A few days ago I heard that Stern's are planning another release in their Syliphone series. And -three cheers for Stern's- it will be a double cd of the Horoya Band. That's certainly good news.
In the mean time, and partly as a foretaste of this compilation, here is an album on the Syliphone label with three tracks by the Horoya Band, three by Kebendo Jazz and four (!) by Niandan Jazz. The lp was released, according to the sleeve notes to highlight three of the thirty federal orchestras, which were rising to a level close to that of the five national orchestras. But more remarkably the notes state that these orchestras next (the lp is from 1971) will produce a 'grand volume-identité' to present their musical personality. The only orchestra to in fact produce an entire album after this collection was the Horoya Band, and neither Kebendo Jazz nor Niandan Jazz ever released an lp on the Syliphone label!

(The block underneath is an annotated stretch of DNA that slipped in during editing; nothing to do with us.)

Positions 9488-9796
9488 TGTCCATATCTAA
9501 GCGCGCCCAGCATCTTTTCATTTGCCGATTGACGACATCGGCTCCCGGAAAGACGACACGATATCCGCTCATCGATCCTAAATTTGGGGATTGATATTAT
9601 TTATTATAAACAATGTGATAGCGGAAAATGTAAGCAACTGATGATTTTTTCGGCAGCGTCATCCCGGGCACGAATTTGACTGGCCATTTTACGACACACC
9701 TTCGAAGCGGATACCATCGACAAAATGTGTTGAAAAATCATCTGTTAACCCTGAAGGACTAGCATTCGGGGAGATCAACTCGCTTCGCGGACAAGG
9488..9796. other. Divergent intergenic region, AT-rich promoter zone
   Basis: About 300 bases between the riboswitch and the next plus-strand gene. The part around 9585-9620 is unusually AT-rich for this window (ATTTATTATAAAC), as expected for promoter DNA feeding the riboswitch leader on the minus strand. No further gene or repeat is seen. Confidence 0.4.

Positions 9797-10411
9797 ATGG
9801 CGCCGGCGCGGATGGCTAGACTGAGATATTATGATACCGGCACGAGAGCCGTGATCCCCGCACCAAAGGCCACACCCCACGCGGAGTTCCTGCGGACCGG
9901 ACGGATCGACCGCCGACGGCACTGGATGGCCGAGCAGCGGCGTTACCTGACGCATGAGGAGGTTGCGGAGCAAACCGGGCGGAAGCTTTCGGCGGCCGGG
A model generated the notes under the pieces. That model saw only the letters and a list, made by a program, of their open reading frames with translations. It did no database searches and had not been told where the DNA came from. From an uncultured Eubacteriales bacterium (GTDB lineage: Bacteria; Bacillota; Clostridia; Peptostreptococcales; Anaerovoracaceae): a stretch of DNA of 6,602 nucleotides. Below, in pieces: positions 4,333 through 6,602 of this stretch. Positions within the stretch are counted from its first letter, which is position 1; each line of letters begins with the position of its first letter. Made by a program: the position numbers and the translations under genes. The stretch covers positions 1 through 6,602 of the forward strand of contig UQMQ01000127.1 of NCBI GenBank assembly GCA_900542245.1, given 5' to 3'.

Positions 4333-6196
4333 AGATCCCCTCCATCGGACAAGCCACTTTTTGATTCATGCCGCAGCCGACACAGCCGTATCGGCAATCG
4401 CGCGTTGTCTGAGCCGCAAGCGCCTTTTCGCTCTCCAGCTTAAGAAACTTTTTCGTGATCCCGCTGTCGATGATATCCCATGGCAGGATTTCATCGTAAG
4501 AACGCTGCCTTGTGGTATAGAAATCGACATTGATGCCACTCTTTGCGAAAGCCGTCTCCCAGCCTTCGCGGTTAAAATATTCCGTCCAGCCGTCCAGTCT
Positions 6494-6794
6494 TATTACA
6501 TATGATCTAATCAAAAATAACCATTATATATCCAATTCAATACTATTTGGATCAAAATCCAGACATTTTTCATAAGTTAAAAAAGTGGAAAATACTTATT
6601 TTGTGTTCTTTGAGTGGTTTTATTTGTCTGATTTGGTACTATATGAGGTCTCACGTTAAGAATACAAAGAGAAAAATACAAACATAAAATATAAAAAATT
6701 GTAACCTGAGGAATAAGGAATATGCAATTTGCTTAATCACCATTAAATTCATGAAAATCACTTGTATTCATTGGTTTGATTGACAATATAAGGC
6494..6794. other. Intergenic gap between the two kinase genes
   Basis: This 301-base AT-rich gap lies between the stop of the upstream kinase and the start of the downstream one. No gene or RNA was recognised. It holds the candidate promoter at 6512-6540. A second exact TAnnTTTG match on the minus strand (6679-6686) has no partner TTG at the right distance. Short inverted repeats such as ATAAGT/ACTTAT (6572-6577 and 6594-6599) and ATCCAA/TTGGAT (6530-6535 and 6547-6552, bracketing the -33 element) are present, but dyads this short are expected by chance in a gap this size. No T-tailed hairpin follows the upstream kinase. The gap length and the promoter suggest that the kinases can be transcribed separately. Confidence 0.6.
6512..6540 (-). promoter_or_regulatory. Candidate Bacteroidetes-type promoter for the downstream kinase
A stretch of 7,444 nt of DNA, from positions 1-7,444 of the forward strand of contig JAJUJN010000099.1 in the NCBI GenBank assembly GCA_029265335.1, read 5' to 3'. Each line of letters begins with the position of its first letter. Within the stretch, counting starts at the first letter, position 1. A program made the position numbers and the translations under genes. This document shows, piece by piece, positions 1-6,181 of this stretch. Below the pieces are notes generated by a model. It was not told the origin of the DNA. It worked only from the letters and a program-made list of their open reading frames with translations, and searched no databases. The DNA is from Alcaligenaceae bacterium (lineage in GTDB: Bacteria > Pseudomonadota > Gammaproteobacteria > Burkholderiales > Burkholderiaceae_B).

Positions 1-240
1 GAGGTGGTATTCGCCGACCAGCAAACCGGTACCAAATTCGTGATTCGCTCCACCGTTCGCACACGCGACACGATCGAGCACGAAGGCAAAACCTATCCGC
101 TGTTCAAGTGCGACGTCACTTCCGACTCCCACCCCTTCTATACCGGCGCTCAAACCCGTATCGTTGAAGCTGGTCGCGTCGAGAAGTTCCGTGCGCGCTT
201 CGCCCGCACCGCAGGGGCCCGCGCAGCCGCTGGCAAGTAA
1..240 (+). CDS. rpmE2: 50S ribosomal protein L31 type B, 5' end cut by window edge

If you have read my earlier posts about the Kebendo Jazz you won't be surprised when I tell you the Kebendo tracks are my favourites. "Soumba" is even in the top-ten of favourites of the Syliphone label. Apparently this is a shortened version of a track recorded slightly earlier by Kebendo Jazz (which I pray* will one day be released on CD in its full glory). Hearing the three Kebendo tracks I am again (see this post) left wondering what they did wrong? It can't have been the subjects of their songs; there is enough Sékou Touré, PDG and RDA in them to satisfy even the most orthodox of party members.....
The same, but to a slighty lesser degree, goes for Niandan Jazz. They featured on four compilations (SLP 19, 25 -i.e. this one-, 42 and 50), but never had their own lp. I can't seen why. Their orchestration is simply great, the singing perhaps not top-notch, but still better than others. "Fassouloukou" can compete with any of the songs on the first lp of Super Boiro Band (to name just one of the national orchestras). So where did they screw up?
I am sure you will like this album. I advise you to study the notes with the individual songs. To me they are one of the many attractions of the Syliphone label. But the main attraction remains, of course, that wonderful, incomparable and authentic Syliphone sound!
Syliphone SLP 25
* and don't ask me to whom...
beny moré: el barbaro del ritmo (1963)
7 hours ago